“Lawyers Can Be Effective NEDs” says Korn Ferry Chair Oliver Pawle
After a summer break we are back in the swing – holding Breakfast Meetings to help our members further understand the best way to present themselves to boards as candidates for Trustee and Non Executive Director positions.
Here is a summary of our latest meeting with Oliver Pawle who chairs the Korn Ferry Board’s practice.
Oliver began by saying that he is passionate about getting UK Boards to use the talents that the Professional Services has to offer, particularly for smaller-scale Boards. In terms of ‘Life after Law’, there are only currently a small number of lawyers on PLC Boards, for example Sean Watson, Vanni Treves, Anthony Salz and Tim Clark.
Why not more? One reason is that ‘Institutional Connectivity’ is important for Chairman, SID, and most Board committee roles and most lawyers don’t have this background. Nor are they seen as ideal for Audit Committee roles. But perhaps this is changing, because of an increase in focus on Risk, and also the need to bring an understanding of the impact of Regulatory change. A Board member with a really good understanding of Risk and of Regulation can be worth his/her weight in gold!
Today’s NEDs need to have a broad commercial view, not a focus on one particular area, and not all lawyers demonstrate this. However, management responsibility (gained within the firm) can be particularly helpful and sector knowledge and contacts also help to demonstrate commercial ‘nous’.
In recent years, there has been an increase in the number of HR Directors serving on Boards, particularly because they can serve on the Remco, but often their contribution can be very limited in the rest of the Board debate. Lawyers have to overcome the same sort of concern that they have only a narrow, specialist contribution to make.
So it is critical to understand what parts of your career experience are relevant and to be able to summarise what you might bring to a board.
What makes an effective NED?
The core requirements are:
• Breadth of experience
• Integrity and independence
• Financial acumen
• Risk awareness
• Common sense
But today, we should add ‘Knowledge of technology’ (ie Cyber security etc), as all businesses will be technology-driven within 10-15 years
And what characterises a poor NED?
• a non-stop talker; ego-centric; contentious
• a single issue ‘hobby-horse’ contribution
• poorly prepared
• captives of compliance’
• ‘in over their heads’ – just not up to speed
How to get your first NED role
Think hard about what you can bring and try to narrow down the type of organisation or board you could serve on most effectively – and in what sector. You need to be able to articulate this.
In most cases, gaining some form of initial Board experience (perhaps a charity trustee or school governor role) is helpful before attempting to get commercial roles. Many charities want support and help and you can get huge satisfaction out of it too. It would provide good experience on board room politics, can help provide a new network and makes life easier for a prospective chairman to ‘sell’ you to the NEDs if you’ve got some prior board experience. But do make sure that you’re doing something that interests and inspires you.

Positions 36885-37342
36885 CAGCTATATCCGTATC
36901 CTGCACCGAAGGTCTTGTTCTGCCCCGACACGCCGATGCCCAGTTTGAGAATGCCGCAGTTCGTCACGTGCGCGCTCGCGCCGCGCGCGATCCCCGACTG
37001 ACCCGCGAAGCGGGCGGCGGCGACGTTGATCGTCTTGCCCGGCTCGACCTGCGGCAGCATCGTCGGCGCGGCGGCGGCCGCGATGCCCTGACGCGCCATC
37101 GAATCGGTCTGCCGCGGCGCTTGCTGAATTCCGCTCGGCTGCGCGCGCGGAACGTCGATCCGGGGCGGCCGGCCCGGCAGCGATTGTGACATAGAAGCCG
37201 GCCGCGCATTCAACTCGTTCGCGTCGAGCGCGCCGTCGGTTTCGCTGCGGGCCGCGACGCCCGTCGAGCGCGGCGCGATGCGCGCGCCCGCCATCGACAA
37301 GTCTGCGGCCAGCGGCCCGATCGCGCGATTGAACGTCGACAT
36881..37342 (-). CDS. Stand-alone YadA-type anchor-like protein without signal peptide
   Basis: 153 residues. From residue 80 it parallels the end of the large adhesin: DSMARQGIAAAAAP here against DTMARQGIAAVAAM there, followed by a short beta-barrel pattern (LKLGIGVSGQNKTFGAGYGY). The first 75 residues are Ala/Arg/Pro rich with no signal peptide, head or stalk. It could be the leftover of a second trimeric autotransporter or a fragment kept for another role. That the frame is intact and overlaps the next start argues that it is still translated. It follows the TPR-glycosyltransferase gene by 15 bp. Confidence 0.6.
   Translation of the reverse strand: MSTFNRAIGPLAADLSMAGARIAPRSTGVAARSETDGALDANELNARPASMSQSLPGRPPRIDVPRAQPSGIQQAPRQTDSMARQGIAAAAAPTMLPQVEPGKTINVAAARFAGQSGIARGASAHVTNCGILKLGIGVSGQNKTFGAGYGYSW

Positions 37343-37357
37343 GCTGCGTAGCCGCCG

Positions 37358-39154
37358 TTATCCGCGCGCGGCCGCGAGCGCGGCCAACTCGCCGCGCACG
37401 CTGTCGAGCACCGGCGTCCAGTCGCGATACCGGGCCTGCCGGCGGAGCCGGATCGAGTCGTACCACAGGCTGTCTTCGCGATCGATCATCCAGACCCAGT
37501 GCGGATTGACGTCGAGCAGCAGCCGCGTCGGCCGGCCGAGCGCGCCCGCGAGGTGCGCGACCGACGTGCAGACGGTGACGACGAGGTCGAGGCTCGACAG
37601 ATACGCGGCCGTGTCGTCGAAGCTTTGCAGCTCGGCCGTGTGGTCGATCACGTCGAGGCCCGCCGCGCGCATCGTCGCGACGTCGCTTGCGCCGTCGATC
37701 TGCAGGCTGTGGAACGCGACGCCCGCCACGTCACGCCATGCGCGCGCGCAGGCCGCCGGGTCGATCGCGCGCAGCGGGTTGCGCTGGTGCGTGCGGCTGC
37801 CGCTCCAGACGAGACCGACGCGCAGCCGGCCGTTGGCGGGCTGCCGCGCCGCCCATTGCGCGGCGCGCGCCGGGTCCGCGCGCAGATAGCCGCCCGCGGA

Then…… NETWORK, NETWORK, NETWORK!
Headhunters are not particularly good at getting people their first NED role, principally because of the tight criteria they are given by the chair for the role. But by making the right network connections, getting known and mentioned, you improve your chances of overcoming that hurdle. Privately held company NED roles are useful, but again networking is vital.
Never join a board unless you have confidence in and respect for the Chairman. A weak chairman allows the CEO to go ‘off piste’ and makes the role of the NED very tricky. The collegiate nature of the board is very important to understand. Don’t risk joining a dysfunctional board – sporting bodies are a good example of what can go wrong and so can charities – Kids Company being an obvious example. If you are joining a charity board, do get to know what’s going on first, what sort of issues are going to come up at the board and what you’re walking into.
This can be a very satisfying and interesting area, as well as an investment opportunity. Oliver, in conjunction with Mervyn Davies and Nigel Rudd set up the Entrepreneurs Foundation, five years ago. It exists to assist with the ‘start up revolution’ in the UK. He thinks lawyers could offer a lot as NEDs or advisors. But you need lots of tolerance for risk and a lot of common sense!
Oliver advises considering the SEIS scheme – Oliver says it is ‘almost impossible’ to lose money! But it is probably best not to become a NED with the obvious risks attached, but rather get involved as an investing adviser. That type of experience could be hugely helpful in convincing the corporate world that you understand business at the sharp end.
Among the other entry points to the Business Angels world are:
Juno (run by Ed Rudd)
Business Growth Fund
Restoration Partners (Ken Olisa)